"Look at what you bring to the world, not what you lack." - Miranda Kate

Tuesday, 3 November 2015

Kill Justificiation: How to Stop Feeling You Have to Explain Yourself


River at sunrise, with boat. Do you find yourself explaining your actions or feelings to others?

Do you feel that you are required to do so?

Do you feel that your answer won’t be accepted unless you do – or that YOU won’t be accepted unless you do?

Justifying our feelings or actions is an indication that we feel insecure about who we are. It is a form of seeking external approval. It comes from a fear that our actions won’t be approved of, or accepted – as though we feel we have to convince others of their validity, and on some level, of our own validity.

When we justify ourselves to others we give away our personal power. We give away our choice about how we feel or think, believing that unless someone else approves, we can’t either.

I would often find myself going into long drawn out explanations about why I did something, especially if I wasn’t sure if the person I was talking to would approve of it. It might be over something trivial, like a musician I liked, books I liked, things I liked doing, or something more in depth, like why I parented the way I did, why I had becomes friends with someone – always I felt I had to justify myself.

My mother always worked on the assumption that because I was her daughter I had to like everything she did, and if I didn’t she would create an argument about it. She would consider it a negation of her if I didn’t, and take it as a personal sleight and get upset. And the upset thus taught me that it was easier to pretend I did like what she wanted me to, to please her and keep the peace.

Unfortunately this meant I learnt a bad habit early on: to either pretend I liked something to please others, or go into detailed reasons why I liked it to try and validate it and gain approval. Sadly though, this resulted in me either not knowing what I really liked, or humiliating myself by over explaining, and getting a sense that it put the other person off, creating an awkward, tense situation. Often I would walk away feeling like I had said too much, and feel bad about myself.

Stop letting people that do so little for you control so much of your mind, feelings and emotions. – Will Smith

This pattern of behaviour was highlighted to me when I realised I didn’t behave this way around everyone. There were some people I could be around who I expressed myself clearly with, defined my likes and dislikes, and who I felt accepted by, because they didn’t expect anything from me.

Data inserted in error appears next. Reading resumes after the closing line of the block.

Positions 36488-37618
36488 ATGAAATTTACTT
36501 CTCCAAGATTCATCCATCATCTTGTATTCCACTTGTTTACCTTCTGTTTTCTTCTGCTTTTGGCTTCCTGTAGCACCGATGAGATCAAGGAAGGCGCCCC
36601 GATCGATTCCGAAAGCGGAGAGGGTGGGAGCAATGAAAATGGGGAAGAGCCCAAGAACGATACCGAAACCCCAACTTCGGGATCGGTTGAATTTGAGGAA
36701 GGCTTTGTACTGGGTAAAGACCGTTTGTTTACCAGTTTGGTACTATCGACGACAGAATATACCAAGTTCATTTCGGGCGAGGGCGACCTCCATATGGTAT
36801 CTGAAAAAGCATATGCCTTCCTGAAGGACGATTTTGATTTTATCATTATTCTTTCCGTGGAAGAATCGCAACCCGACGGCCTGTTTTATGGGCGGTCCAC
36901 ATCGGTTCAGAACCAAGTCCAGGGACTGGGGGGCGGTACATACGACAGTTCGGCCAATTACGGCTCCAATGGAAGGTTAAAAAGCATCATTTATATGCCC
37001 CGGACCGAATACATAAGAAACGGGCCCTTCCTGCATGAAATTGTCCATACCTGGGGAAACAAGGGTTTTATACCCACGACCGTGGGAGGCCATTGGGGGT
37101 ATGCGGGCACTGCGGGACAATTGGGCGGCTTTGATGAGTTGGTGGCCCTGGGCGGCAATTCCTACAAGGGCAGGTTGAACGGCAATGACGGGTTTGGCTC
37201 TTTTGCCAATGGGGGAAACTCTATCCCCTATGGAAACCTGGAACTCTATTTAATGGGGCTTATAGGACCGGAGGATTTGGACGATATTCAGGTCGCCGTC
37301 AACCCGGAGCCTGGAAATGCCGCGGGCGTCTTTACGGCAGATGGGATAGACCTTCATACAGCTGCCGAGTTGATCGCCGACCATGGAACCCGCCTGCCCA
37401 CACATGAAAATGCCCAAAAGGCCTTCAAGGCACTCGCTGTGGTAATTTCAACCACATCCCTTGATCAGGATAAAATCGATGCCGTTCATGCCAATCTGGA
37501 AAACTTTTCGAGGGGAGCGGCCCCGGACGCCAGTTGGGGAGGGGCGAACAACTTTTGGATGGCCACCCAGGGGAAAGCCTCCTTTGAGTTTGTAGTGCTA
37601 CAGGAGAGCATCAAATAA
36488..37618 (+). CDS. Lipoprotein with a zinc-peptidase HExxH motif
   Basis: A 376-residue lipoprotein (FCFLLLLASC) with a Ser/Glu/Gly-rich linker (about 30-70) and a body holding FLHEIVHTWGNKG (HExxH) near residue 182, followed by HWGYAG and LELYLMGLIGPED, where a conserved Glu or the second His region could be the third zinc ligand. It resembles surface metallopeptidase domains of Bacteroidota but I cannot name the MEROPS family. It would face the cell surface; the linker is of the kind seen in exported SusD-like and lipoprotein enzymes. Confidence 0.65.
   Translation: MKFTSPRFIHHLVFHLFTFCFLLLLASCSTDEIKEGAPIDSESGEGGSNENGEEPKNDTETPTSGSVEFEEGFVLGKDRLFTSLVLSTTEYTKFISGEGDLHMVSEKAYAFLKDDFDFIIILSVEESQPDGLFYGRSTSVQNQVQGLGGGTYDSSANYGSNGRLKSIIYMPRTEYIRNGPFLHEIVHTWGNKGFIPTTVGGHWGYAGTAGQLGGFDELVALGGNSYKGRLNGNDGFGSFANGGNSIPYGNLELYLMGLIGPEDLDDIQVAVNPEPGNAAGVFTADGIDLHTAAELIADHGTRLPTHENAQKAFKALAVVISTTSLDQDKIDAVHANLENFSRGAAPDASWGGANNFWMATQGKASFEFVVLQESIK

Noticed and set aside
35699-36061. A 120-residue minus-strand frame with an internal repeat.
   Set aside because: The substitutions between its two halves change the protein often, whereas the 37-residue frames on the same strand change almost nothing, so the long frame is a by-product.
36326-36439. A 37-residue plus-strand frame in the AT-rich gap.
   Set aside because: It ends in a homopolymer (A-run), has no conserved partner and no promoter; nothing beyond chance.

It was brought to my attention when I visited a friend with an ex-boyfriend. My relationship with this ex-boyfriend wasn’t good. I was always on tender hooks, unsure he was happy with me. I felt I had to live up to an image he had of me. He would often argue with me about my opinions and view. After we visited my friend he commented how relaxed I had been in their company, confident and happy, and he asked why I wasn’t that way with him anymore.

I realised my friend had never expected or wanted me to be anyone else; I could discuss my tastes and opinions with them, and they wouldn’t argue with them – whether they agreed with them or not. They respected me, and my thoughts and feelings, so I could be myself with them.
  
And if there were people that I had to justify or explain myself to then I had to move away from them, because they weren’t helping me, they were taking something away from me. They were the wrong people, possibly toxic people.

Not everyone will understand your journey. That’s fine. It’s not their journey to make sense of – it’s yours. - Zero Dean

It made me realise that I shouldn’t have to explain myself or defend my choices to anyone. I realised I had a right to feel and think any way I chose, as long as it didn’t hurt anyone. I was worthy, and I didn’t need to justify why.

But doing this is not so easy, so I broke it down into a step by step process.

1)    Listen to yourself – feel your feelings about things, and acknowledge them;
2)    Be honest with yourself – don’t alter anything to suit others. Being different is okay;
3)    Follow your heart when you make decisions by trusting yourself – and you do that by doing the first step;
4)    Believe in yourself - know that you are a good person;
5)    Be confident in your feelings and choices, then you won’t need to seek someone else to.

Be who you are. Think the way you do. Be who you are.

You are worthy, you don’t need to justify why!



Can you relate? Let me know in the comments.